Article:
Surprisingly, or maybe not surprisingly to those who have struggled with motivation issues while delving into Second Series, even as my motivation crumbles, my backbends are improving. I mean SERIOUSLY improving. Or at least it seemed that way today. Banner day today, really. Today, two things happened that rocked my backbendng world.

Thing One was that I discovered the internal rotation of my arms in Urdhva Dhanurasana. I know, it’s like, duh, hello, that’s what you’re supposed to be doing. But the thing is, I have never been able to connect with any sort of internal arm rotation while pressing up into UD, unless I have a belt strapped around my triceps. But today, as I pressed up, I pretended the belt was there, and I felt my chest lifting higher, and my wrists not crying out in pain. Muscles engaged. Locked and loaded.

Now, to feel my legs. You can no more force yourself to feel your legs when you can’t feel your legs than you can force yourself to relax by saying, “Just relax.” But I know that someday I will feel my legs. I think. I told myself today that I am going to give it at least five years before I get frustrated. Hmmm…..wonder if I can stick to that.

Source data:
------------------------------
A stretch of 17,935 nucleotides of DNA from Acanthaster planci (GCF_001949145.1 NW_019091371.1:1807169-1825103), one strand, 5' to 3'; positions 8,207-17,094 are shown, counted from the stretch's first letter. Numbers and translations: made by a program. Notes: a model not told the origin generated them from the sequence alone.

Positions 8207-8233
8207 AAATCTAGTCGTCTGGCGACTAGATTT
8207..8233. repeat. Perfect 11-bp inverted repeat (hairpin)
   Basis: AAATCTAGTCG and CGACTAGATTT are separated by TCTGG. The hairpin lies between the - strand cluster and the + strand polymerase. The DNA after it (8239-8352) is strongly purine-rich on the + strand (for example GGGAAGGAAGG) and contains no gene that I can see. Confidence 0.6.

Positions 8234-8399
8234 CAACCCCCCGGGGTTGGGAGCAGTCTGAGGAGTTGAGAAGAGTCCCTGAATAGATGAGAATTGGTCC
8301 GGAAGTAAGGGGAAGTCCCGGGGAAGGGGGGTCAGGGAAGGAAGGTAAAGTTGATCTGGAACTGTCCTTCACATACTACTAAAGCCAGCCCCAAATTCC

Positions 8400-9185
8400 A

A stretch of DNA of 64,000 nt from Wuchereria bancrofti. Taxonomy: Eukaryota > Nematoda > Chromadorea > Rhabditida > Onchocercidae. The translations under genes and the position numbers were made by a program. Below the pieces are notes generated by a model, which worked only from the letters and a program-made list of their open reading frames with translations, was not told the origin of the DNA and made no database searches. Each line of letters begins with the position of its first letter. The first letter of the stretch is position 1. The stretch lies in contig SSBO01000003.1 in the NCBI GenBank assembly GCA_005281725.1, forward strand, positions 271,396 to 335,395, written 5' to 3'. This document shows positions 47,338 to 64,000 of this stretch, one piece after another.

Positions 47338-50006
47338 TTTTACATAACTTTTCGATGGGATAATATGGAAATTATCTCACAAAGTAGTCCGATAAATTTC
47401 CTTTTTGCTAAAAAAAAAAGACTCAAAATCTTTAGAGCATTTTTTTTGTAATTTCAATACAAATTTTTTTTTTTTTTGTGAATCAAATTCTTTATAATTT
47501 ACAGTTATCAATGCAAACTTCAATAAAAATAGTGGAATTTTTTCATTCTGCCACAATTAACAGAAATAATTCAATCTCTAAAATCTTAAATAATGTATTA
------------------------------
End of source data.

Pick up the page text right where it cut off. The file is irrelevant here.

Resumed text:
Thing Two was that in assisted dropbacks, Val did not really drop me back or lift me up at all. She merely put her hands on my hipbones and pressed my feet into the floor. It was the WILDEST sensation. Apparently, I need to wear cement shoes in order to drop back and stand up. Or, um….feel my legs maybe?

Maybe I will actully wake up wanting to go to practice, just to get that sensation again of having my feet firmly planted on the ground and using them as an anchor to float back and stand up. Maybe.

Other practices:

That would be choir practice. Yes, I have joined the choir at my place of worship. I’d been thinking about going to kirtan, and then I realized that if I can sing in a community, then I really should sing with the Jews. Because I actuallyam a Jew. Whereas, I am not Hindu or Indian. Shit, I mean, if I chant the invocation on a daily basis, shouldn’t I be able to sing Mi Chamocha once in a while?